A look at the ‘Lost In Translation’ bootleg

Reviews / June 19, 2014

‘Lost In Translation’ bootleg release flawed, only for big fans of film

For the past few weeks, a user over at eBay has been selling off copies of the Lost In Translation soundtrack, in a variety of vinyl colors. The copies, which feature Japanese text on the back, appear to be from a bootleg run, though, which according to Discogs, was originally released in 2008 (the matrix numbers do match). And while it’s described there as “Partially Unofficial,” I’m just assuming that’s a very nice way of saying “Completely Unofficial.” Anyways, since there didn’t seem to be a reissue coming anytime soon (watch it get repressed next week now), I figured I’d pick up a copy and let you know what the quality was like. For your reference, the only official pressing is the black vinyl with the same cover art.

If you like what you hear, I’d watch that account as they’ve been putting up copies quite a bit or I’d pick one up here while supplies last. I’ve also read and heard that they’ve popped up in a few record stores.

Editor’s Note: I won’t be giving these the typical star ratings. And no, I don’t know who the label is behind this or really where they came from. Kinda the nature of bootlegs.

Sound Quality

I’d assume we’re working with some form of digital transfer here, but that doesn’t mean it can’t have a passable sound. The opening keys of Kevin Shields’ “City Girl” have a nice depth to them, quite nearly reverberating throughout the room. “Goodbye” is another that shines, and another from Shields (My Bloody Valentine), on side A. The repeating female vocals are balanced properly with the deep beat anchoring the track and the purposeful distortion layered atop the guitar work. A track from Phoenix, titled “Too Young,” closes out that A side and it’s the first time the bootleg attribute starts to show. The vocals are a bit muddy, the varied percussion just kinda slams together into one beat and the track doesn’t have that sharpness present in your standard digital version. It did feel good to have some older Phoenix on the turntable, though.

Maybe Kevin Shields’ material just sounds great on vinyl, or maybe I’m just a fan, because “Ikebana” is a highlight of side B, despite some surface noise creeping through. On that note, my side B was pretty funky when it first arrived, but even after a couple cleans, some pops and noise remained that just aren’t going away. Meanwhile, My Bloody Valentine contribute a version of “Sometimes” that I’m sure is quite close to the standard vinyl release. And “Just Like Honey,” which closes out the film and is close to the heart of its fans, has vocals from The Jesus & Mary Chain’s Jim Reid that blow through the distortion, echoing. Don’t fear, the track is in its original shape and form.

The pressing as a whole is a bit low, as I had to really crank the volume to properly digest each layer. And as I mentioned a couple times, some tracks aren’t even as clean and sharp as a digital version (“Kaze Wo Atsumete” is another example). In the end, though, it’s no worse than some of the lesser pressings put out by professional labels that have everything they need for good quality.


The standard 2-panel jacket certainly suffers from the “bootleg” label, as the cover art is pretty blurry, as are the series of film images used on the back. If you’re unaware (or haven’t looked at the picture below), the backside of Scarlett Johansson is the front art, barely covered. The image is the first seen in the actual film and is one of the more memorable moments (minus perhaps the ending whisper) and this replaces the standard cover of Bill Murray sitting on the bed. It’s the same as the past, official pressing and I think vinyl fans appreciate that alternate artwork. Besides the fuzzy art, the back art does include some great detail on each of the tracks.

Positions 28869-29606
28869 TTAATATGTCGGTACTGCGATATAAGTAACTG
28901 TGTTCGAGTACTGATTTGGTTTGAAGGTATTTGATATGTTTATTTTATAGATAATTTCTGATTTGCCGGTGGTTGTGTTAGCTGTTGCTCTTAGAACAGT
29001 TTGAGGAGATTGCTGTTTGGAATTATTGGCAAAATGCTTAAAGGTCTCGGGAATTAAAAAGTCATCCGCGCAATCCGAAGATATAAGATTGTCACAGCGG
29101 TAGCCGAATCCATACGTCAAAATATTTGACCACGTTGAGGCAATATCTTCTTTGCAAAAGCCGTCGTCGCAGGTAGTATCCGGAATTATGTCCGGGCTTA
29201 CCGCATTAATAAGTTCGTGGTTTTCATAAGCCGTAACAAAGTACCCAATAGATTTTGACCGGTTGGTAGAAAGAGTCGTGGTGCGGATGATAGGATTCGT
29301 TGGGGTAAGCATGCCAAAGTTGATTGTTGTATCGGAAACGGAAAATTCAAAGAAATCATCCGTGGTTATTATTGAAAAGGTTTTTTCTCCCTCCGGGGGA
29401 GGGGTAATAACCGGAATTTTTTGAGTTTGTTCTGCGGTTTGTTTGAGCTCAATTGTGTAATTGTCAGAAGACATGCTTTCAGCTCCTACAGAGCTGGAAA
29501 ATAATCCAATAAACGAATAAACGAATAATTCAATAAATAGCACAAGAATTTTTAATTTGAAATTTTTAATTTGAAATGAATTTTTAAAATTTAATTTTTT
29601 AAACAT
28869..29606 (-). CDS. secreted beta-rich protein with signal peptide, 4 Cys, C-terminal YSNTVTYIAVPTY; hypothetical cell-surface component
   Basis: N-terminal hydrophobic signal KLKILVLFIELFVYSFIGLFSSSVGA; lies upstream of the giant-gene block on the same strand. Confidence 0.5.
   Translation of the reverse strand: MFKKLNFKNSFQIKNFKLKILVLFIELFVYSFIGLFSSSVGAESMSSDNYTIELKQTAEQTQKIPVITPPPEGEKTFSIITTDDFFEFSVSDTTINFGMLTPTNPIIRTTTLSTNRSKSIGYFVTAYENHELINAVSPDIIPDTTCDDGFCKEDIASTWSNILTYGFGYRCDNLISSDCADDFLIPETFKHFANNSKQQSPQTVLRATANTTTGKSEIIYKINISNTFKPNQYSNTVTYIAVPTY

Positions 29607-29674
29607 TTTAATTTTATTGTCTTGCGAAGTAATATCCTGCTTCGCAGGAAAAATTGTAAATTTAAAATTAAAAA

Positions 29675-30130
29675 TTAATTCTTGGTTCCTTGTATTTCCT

An insert is included with the package, featuring the two main characters, with the previously mentioned Murray on the bed image. It’s again a little blurry, but the grimy quality is actually kind of endearing this time around, especially with the opposite image of Scarlett laying down on her hotel bed. The record, which in my case was a translucent blue with black streaks, is housed in a white inner sleeve. The color doesn’t really match up, but the record by itself is a nice sight. At least I didn’t get one of the green copies.


The bootleg pressing that’s been floating around of the Lost In Translation soundtrack should be good enough for fans of the film that previously missed out. It’s got the normal miscues of bootleg items — photos that are a little blurry, sound that’s just below sharp — but I wasn’t kicking myself for the $30 purchase during the spin. If it’s going to be a casual purchase, I would shy away, but for big fans of the film, you’ll be okay if this is the version sitting on your shelf.

Make Sure To Spin

Each of the Kevin Shields songs and “Just Like Honey”


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Christopher Lantinen
Chris Lantinen is the owner and editor-in-chief of Modern Vinyl. Along with his modest collection of sad sounding records, he collects his share of soundtracks and previously adored indie up-and-comers. Chris is currently a professor of journalism and public relations at Edinboro University in the Erie, Pennsylvania area.

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